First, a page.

its the awful nerd in me..
So I have a blog world acquiantance, his name is Frank, and he has a PhD from UC Berkley in (bacteriology of all things) and we got talking about sugar and carbs.. I am so convinced that no matter what I may think.. carbs are my enemy.. and when I have a dose of high sugar ,,,my body goes crazy... think like a crack addict crazy.
What Frank speaks to below is in simpliest of terms what goes on in your body when you eat high sugar foods.
The trick is that when you do .. combine it with a protein to offset that sugar spike/drop affect that will soon follow..
I needed to know this so I don't go into a tail spin craving more sugar.. that is the simpliest of terms but ...
Frank offers the following to gain a better scientific understanding..
Warning.. your head my hurt after reading.. but it does give you some insight into how the body processes food (particularly if you have diabetes or are borderline)..
In Franks own words...
While it's true that all digestible carbohydrates end up as single sugars when they are metabolized, it is important to remember that your body must metabolize those sugars.
Therein lies the problem.
Complex carbohydrates are metabolized at a slower rate than simple sugars.
When complex carbohydrates are metabolized, the slow release of simple sugars gives your system time to adapt to the increased levels. This means that your insulin levels rise gradually, and your cellular uptake of sugars also happens gradually.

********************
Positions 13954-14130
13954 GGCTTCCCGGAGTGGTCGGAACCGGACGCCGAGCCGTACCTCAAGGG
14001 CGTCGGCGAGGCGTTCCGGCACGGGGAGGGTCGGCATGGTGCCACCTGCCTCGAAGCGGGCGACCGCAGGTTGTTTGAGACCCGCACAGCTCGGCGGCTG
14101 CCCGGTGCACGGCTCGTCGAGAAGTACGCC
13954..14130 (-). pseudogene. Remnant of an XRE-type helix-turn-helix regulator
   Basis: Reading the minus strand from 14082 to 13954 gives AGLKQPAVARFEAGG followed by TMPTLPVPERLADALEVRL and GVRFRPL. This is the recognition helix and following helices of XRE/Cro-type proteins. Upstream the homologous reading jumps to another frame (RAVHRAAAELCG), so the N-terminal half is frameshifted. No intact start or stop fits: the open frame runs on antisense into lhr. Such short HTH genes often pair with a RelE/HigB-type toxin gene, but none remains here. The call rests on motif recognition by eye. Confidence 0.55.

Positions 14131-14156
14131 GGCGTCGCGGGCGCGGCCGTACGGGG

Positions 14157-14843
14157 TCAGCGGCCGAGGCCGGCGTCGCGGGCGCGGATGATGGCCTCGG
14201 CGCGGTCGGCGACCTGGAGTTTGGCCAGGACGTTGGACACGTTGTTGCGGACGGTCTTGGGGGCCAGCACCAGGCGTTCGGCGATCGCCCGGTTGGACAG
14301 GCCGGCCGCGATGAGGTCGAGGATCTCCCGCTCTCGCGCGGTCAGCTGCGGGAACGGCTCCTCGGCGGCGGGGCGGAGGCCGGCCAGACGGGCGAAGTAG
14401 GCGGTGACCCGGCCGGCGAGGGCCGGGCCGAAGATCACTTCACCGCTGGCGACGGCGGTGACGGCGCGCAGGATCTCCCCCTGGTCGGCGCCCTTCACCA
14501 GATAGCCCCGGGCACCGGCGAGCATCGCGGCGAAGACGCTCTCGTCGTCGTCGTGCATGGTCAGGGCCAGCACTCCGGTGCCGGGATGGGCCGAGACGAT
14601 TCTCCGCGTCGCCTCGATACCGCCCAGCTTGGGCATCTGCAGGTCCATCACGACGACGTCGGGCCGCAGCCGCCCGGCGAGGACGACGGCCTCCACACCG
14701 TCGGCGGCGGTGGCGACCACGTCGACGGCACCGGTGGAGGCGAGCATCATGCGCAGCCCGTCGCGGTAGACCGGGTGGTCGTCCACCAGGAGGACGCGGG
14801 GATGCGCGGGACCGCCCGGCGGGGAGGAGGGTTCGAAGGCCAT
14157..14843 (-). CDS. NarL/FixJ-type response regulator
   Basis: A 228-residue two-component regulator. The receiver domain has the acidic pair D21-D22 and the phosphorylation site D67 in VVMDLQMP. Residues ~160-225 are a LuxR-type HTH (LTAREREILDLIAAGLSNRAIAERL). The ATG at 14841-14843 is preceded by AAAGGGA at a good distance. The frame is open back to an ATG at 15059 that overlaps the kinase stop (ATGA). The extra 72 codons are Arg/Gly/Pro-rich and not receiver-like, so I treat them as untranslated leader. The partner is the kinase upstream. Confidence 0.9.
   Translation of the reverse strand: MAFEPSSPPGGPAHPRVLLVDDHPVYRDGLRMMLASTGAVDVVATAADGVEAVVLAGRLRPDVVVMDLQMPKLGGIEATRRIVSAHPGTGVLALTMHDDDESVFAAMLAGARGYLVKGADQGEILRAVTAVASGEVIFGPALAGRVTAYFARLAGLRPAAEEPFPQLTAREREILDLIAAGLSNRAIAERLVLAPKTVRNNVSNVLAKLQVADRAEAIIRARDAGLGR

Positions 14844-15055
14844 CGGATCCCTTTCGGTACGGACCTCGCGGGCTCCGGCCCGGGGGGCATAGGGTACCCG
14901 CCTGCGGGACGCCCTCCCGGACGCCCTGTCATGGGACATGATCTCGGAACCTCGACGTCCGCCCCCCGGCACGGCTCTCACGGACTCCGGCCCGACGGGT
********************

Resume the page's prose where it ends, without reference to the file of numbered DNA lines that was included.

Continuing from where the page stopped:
However, when you dump a large amount of simple sugar into your system, your insulin level has to rise quickly to accomodate it. Then what happens is that your sugar levels plummet suddenly, and you are left with excess insulin.
Anyway, when this is repeated over and over again, as when we consume cookies, cakes, candy and pop, your systems ultimately tire out and you get Type II diabetes. The rapidity with which sugars are released into your system is known as the "glycemic index", and there's a lot written about it.
Now that I have Type II diabetes from taking some steroid drugs, it has become necessary to monitor my blood sugar (glucose) levels.
I have found that if you pay attention to foods that retard sugar absorption vs foods that rapidly release glucose, you can control it reasonably well and avoid glucose and insulin spikes.
Here is my working model:
- Foods that release sugar rapidly can be eaten in limited amounts, so long as they are consumed with other foods that slow sugar absorption.
- Foods that slow sugar absorption are high in either protein or fat, or both. Examples: meat, fish, oils etc.
- Foods that release sugar quickly: anything sweet, including honey, sugar, fruit and fruit juices. Simple carbohydrates are better, but still release sugar quickly. These include anything with simple starches, like flour and potatoes, regardless of whether "whole wheat" or other claims are made.
- Complex carbohydrate foods, which release sugar slowly, include legumes (beans), and high starch nuts (peanuts, cashews, pecans).
- Foods that are fried in oil, like potato chips and batter dipped items release sugar slowly because they are digested slowly.
Now that helps me.. If I DO go off track and eat a candy bar.. it probably would be a good idea to follow with a piece of cheese, meat or otherwise protein based food.
It made me think about that hummus ice cream combo.. I probably didn't realize that after all that WAS a good thing... go figure..